Why I won’t just "call something in."

I often get calls from patients, either during office hours or while on call, requesting that I “call in a prescription.” It is usually a request for antibiotics.  Usually, the message is something like this.  “Hi, this is So and So.  I’ve has a cold for a week and I’m coughing up green stuff.  Can Dr. Nicholas just call in a Z-pack for me? It always works.  I’m  too busy at work to come in for a visit/don’t want to pay for an office visit/in Florida on vacation and can’t come in.”  Or it’s “Hi, I think I have a bladder infection.  Can Dr. Nicholas just call in something for me?”

The answer to these questions, invariably, is no.  Here are the various reasons why.

1.  There’s an almost 100% likelihood that your cold is viral.  That means that antibiotics will not do anything for it, other than give you a yeast infection or antibiotic-associated diarrhea.  The reason that the Z-Pack “always works” is because the cold would have gotten better on its own.

2.  If your upper respiratory infection is not viral, I need to figure out what it is.  Is it sinusitis (which usually doesn’t need an antibiotic!)?  Is is pneumonia?  Different antibiotics treat different bugs.  It’s not one size fits all.

3.  Maybe it’s not an infection at all.  People mistake allergies and asthma all the time as a “cold” or “bronchitis.”

4. More often than not, my patients who have self-diagnosed themselves with a UTI don’t actually have one.  I’ve seen sexually transmitted infections, kidney stones, bladder cancer, and even acute liver failure in people who were convinced that all they had was a UTI.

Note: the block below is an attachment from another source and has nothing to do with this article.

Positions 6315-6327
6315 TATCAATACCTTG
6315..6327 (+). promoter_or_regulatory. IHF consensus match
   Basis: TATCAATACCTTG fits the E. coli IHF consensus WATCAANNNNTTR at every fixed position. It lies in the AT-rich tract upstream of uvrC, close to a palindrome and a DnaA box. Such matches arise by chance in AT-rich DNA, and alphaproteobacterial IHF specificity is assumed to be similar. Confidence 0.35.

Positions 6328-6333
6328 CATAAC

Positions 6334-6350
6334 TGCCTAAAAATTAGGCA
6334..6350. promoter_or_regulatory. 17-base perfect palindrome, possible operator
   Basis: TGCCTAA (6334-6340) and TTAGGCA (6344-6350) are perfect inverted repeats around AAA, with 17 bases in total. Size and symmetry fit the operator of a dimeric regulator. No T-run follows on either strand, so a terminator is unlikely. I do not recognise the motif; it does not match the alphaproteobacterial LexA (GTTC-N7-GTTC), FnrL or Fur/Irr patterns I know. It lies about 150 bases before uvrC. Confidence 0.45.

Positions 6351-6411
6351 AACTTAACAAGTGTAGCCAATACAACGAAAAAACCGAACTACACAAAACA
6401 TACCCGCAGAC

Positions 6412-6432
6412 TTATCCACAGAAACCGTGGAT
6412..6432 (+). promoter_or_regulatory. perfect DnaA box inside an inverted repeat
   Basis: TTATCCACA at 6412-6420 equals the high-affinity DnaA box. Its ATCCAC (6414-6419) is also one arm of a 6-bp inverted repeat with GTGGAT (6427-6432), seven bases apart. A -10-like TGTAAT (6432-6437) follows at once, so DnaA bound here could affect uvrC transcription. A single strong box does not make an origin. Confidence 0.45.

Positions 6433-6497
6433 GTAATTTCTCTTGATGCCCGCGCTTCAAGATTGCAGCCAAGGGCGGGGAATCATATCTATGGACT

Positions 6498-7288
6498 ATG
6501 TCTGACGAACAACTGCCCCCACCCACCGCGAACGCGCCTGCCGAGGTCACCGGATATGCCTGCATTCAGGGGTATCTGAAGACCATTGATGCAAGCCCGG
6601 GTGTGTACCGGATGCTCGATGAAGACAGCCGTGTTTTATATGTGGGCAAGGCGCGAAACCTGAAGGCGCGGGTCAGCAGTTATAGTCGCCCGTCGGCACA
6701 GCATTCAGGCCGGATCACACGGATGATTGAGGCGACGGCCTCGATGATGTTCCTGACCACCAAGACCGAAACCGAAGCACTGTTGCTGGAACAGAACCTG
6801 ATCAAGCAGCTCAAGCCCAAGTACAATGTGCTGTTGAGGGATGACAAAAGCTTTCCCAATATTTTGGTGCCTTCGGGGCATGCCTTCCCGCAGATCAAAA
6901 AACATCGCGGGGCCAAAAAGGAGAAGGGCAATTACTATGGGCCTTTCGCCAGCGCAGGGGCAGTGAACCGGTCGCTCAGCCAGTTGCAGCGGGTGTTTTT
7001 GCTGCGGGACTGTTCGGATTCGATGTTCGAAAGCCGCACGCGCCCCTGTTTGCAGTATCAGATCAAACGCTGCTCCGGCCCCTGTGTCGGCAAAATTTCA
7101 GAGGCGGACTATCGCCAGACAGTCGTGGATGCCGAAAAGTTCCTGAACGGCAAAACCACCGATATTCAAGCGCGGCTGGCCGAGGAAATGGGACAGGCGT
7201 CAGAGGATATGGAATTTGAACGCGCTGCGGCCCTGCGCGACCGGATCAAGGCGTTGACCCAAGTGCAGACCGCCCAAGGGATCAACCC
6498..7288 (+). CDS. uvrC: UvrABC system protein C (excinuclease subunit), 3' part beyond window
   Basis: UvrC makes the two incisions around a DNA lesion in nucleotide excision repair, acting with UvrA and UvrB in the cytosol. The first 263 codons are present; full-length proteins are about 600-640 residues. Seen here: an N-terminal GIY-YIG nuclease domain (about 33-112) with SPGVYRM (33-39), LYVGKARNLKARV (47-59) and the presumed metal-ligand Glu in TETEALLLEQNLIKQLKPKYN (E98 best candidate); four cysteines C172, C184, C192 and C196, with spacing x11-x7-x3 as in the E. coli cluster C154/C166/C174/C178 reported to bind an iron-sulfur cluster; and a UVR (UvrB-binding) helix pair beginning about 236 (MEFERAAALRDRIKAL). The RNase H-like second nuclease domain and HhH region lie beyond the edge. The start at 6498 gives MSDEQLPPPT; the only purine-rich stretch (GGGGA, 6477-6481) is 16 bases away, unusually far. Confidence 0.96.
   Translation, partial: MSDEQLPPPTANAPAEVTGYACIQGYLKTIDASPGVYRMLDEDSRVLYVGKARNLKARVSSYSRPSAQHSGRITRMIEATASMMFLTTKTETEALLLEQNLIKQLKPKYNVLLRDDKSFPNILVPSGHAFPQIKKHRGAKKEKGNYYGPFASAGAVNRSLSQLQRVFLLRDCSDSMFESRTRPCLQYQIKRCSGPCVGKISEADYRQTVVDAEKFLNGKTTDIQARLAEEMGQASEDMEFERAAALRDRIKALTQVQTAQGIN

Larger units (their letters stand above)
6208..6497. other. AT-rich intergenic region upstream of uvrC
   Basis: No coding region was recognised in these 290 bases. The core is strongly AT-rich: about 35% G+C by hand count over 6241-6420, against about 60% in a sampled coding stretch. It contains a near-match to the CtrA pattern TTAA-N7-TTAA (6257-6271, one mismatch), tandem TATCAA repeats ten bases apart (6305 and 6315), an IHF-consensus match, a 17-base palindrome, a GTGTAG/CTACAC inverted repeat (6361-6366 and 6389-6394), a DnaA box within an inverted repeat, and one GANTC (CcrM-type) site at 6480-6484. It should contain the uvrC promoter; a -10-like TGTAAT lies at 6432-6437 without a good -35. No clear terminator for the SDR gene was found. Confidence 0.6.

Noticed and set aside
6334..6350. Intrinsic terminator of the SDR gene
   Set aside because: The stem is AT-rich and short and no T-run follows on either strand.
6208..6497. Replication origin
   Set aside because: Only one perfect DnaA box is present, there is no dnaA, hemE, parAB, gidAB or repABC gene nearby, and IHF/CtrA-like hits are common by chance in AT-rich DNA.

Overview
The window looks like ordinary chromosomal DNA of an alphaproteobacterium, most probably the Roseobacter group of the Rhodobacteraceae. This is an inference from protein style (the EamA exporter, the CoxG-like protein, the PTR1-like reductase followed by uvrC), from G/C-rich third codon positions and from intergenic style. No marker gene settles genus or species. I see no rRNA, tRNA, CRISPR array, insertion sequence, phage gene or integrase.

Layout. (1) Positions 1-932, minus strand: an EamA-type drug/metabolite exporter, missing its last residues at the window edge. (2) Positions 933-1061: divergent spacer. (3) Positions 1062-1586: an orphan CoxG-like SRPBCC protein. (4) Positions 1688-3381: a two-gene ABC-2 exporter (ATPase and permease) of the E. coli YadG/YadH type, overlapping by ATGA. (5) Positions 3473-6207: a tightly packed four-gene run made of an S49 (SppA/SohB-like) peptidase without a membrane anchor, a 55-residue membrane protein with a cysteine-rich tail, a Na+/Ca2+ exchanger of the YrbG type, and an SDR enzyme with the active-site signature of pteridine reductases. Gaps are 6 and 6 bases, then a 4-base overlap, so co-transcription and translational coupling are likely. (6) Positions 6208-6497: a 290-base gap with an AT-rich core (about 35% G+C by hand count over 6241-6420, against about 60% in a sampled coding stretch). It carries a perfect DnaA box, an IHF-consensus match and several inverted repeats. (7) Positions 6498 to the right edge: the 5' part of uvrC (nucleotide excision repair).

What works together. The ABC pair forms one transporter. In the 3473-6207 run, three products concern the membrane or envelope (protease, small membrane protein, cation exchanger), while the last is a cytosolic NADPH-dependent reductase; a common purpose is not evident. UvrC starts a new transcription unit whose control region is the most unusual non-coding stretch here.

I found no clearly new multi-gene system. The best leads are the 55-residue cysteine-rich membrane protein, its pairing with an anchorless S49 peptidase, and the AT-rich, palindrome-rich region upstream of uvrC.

5.  Antibiotics need to be treated with respect.  They are horribly overused and we are paying the price with antibiotic resistant infections. If you are sick enough to need an antibiotic, you are sick enough to need to see a doctor.

6.  It’s just plain bad medicine to treat a patient without seeing and examining them.  So much is gained just by laying eyes on someone.  I can’t tell you how many times I’ve “forced” a patient to come in for an evalution- only to know within about 10 seconds that they need to be in the hospital.

So, patients, I’m not trying to annoy you.  I’m not trying to waste your time.  I’m not trying to rake in the big bucks from an office visit.  All I am trying to do is provide top-notch care.  I want the best for all of my patients.